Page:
No, that has nothing to do with types. That's just a (rather limited) way of treating functions as values. For example, we can store first-class functions in dictionaries:


def c1():
    s = {"p": "foo"}
    return {"f": lambda _*: s["p"]}

def c2():
    s = {"q": "bar"}
    return {"f": lambda _*: "hello " + s["q"] + " world"}

o1 = c1()
o2 = c2()

def show(x):
    print x["f"]()

show(o1)
show(o2)

Here "c1" and "c2" act like class constructors, "s" acts like "self", the "o1" and "o2" dictionaries act like class instances, "p" and "q" act like object properties, the lambdas act like methods and the "show" function is polymorphic. This is pretty much the whole of class-based OO, except for the syntax and that the function dictionary is stored in the __class__ property instead of explicitly in the object. Prototype-based OO is similar except we clone objects and use a __parent__ instead of a __class__.

Nothing there has anything to do with types. The "implicit self/this argument" is just a run-of-the-mill closure, the "object" itself is just a dictionary of properties, the "class" is just one of those properties which just-so-happens to contain a dictionary of functions with a custom lookup function (which defers to the class "parent" property if a key isn't found). These are all run-time values. The only type involved is "any".

Personally I prefer to throw away all of the complicated class/instance/inheritance/method mess and just pass functions straight to other functions. Much less messy, and just as polymorphic.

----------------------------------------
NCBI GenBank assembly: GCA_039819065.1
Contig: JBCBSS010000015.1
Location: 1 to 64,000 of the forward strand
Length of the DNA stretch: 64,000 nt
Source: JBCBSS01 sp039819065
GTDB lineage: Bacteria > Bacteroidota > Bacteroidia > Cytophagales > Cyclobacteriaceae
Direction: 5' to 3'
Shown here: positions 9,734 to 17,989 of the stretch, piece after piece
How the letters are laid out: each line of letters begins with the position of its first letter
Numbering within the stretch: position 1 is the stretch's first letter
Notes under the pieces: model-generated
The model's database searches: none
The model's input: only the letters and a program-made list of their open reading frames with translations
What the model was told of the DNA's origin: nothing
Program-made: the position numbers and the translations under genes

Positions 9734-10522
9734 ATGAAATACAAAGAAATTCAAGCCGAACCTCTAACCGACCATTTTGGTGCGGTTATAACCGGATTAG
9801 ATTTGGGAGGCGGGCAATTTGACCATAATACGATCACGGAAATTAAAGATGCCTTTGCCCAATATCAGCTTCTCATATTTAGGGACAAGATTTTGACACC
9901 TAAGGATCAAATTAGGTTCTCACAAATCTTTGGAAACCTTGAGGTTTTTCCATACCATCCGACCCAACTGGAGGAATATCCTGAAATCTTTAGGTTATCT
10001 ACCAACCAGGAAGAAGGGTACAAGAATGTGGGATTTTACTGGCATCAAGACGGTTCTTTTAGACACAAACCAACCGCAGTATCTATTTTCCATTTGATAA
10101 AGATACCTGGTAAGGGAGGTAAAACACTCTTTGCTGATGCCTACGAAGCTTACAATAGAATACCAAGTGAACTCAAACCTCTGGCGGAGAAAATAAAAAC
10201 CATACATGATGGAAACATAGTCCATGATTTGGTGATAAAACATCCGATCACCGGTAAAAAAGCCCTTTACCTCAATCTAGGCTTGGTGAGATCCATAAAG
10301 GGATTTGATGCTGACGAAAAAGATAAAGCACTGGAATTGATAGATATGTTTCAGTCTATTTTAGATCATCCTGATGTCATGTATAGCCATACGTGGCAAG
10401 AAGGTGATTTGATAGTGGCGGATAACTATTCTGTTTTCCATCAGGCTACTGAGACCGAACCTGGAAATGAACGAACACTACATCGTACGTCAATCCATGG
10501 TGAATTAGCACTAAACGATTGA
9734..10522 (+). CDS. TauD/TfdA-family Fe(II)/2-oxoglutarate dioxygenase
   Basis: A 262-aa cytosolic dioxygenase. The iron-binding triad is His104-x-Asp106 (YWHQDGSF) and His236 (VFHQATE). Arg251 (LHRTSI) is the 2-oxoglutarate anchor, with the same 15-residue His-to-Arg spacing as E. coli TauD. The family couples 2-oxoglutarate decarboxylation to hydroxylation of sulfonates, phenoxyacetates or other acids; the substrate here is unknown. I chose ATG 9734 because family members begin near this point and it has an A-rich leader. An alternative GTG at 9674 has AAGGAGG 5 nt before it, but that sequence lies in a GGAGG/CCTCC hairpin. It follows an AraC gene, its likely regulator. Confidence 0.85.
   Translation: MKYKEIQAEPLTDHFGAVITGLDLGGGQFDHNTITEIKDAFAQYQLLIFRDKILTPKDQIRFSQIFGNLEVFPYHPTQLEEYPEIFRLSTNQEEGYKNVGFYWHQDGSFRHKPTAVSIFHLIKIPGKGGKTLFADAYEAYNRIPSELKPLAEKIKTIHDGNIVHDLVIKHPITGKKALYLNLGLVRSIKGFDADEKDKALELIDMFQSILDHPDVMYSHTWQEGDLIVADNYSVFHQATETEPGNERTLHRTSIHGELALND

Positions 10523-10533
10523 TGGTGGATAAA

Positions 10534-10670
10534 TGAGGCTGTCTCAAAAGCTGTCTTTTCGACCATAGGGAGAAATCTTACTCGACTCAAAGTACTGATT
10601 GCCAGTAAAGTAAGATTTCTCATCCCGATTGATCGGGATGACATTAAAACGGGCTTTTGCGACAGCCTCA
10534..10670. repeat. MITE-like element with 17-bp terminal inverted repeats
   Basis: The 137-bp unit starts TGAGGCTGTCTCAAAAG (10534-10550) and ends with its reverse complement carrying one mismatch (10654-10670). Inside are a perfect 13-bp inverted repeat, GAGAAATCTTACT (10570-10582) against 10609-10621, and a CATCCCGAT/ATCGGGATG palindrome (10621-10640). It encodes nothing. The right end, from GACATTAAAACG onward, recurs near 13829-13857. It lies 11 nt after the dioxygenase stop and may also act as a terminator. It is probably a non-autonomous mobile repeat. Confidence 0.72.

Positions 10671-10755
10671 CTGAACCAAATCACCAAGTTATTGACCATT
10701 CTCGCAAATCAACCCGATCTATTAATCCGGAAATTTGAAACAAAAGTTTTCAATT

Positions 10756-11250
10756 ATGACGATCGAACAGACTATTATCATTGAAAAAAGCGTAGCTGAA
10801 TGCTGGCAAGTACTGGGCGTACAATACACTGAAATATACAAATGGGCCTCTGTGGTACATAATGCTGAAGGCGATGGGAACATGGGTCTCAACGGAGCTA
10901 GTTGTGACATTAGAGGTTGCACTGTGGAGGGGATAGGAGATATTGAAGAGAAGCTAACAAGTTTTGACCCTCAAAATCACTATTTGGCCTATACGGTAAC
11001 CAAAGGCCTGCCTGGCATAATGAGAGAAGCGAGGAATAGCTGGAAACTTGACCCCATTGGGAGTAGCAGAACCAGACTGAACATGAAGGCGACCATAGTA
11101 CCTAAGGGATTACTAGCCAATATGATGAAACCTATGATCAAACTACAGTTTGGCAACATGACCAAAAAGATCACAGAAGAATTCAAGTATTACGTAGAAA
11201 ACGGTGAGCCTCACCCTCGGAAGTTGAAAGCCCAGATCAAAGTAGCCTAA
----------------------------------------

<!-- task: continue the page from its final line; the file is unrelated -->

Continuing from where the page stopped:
Code must accept an any, and then fail if the operations it needs to use cannot be applied to type of data of that object.

But from our common, static point of view it *does not* fail: it produces a perfectly reasonable "exception" value.

That doesn't make it not strongly typed, just not statically typed. Try getting a substring of a number type, for example. That works in javascript, a very weakly typed language.

It *also* works in Python:


def takeTwo(x):
    return x[:2]

print 'First: ',
print takeTwo('hello')
try:
    takeTwo(123)
except Exception as e:
    print 'Second: ',
    print e


First: he
Second: 'int' object has no attribute '__getitem__'

The first call to "takeTwo" gives back a string "he", which is a perfectly acceptable value of type "any". The second call to "takeTwo" gives back (via "raise") an exception "'int' object has no attribure '__getitem__'", which is another perfectly acceptable value of type "any".

There is no type-related failure here, in the same way that a "checkResult" function returning "False" isn't a type-related error. The substring operation in Python behaves differently to the one in Javascript, but they both accept any argument and can return any result (they're "endomorphisms"); although the "any" type in Python is slightly different to the "any" type in JS.

Comment: Re:Dual Typing? (Score 1) 165

by Warbothong (#47985737) Attached to: Rosetta Code Study Weighs In On the Programming Language Debate

define a new method that takes as input a String, and declares that it WILL THROW a NumberFormatException (or equivalent) if the String that is passed in is not parseable as a Number.

Screw that -- make the caller responsible for handling the two possibilities by declaring an `Either` return type in its interface. That way the compiler will enforce that the caller handles both cases.

Without these protections, you are just forcing your users to become programmers and have to debug your crappy scripts (reverse engineer) what the call stack was (or what Exception they need to handle).

;)